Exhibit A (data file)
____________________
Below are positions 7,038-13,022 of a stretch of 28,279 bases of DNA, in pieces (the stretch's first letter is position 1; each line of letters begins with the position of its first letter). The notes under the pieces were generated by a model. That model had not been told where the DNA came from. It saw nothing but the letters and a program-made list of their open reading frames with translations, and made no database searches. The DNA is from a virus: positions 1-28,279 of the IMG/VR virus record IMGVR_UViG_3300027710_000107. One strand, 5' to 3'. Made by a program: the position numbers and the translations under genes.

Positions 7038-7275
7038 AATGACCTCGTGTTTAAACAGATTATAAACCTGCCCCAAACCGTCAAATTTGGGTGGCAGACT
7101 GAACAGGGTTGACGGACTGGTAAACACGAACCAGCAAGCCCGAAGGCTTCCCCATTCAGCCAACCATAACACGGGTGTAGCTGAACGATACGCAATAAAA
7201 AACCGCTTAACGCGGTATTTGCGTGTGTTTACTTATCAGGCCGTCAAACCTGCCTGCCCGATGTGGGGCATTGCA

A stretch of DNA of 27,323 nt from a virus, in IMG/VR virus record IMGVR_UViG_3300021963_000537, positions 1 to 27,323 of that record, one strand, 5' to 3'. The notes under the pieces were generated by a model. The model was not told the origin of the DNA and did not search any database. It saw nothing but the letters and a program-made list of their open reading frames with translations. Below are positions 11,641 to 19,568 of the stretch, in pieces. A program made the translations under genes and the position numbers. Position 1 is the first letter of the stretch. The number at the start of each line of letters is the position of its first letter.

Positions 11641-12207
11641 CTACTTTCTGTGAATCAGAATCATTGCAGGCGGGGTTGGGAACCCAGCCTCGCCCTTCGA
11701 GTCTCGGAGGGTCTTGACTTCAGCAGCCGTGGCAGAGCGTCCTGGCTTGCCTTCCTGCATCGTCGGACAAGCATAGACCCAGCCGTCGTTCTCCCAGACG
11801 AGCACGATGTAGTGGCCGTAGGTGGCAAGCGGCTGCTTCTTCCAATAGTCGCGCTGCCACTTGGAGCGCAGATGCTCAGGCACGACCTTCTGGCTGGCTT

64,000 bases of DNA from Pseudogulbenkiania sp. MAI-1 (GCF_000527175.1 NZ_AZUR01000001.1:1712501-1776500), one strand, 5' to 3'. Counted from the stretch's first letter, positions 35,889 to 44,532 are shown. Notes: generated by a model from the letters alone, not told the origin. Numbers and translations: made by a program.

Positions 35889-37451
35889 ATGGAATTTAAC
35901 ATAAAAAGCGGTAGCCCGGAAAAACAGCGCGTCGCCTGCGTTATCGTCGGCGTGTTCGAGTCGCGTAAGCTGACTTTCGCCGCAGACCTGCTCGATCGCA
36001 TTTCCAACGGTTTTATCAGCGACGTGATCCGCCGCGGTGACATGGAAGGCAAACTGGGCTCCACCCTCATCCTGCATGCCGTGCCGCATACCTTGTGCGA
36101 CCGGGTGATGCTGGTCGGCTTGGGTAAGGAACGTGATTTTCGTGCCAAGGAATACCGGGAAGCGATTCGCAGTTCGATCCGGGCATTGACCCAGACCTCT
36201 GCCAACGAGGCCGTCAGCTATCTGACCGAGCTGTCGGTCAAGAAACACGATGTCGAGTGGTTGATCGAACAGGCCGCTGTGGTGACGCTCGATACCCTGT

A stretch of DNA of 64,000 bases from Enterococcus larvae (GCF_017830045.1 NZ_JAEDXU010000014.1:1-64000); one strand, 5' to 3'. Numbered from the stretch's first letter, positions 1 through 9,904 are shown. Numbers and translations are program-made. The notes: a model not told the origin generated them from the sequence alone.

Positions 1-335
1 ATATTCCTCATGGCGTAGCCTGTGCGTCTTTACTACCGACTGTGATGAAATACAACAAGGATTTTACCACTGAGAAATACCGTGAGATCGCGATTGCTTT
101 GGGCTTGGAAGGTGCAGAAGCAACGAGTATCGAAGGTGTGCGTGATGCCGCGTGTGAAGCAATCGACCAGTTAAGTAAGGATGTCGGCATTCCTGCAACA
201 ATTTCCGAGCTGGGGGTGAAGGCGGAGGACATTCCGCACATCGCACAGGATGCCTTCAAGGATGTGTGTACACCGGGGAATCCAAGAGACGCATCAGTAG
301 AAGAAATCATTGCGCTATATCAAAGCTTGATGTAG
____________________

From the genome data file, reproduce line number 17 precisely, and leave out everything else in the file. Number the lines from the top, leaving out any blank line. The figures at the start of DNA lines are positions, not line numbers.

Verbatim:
36201 GCCAACGAGGCCGTCAGCTATCTGACCGAGCTGTCGGTCAAGAAACACGATGTCGAGTGGTTGATCGAACAGGCCGCTGTGGTGACGCTCGATACCCTGT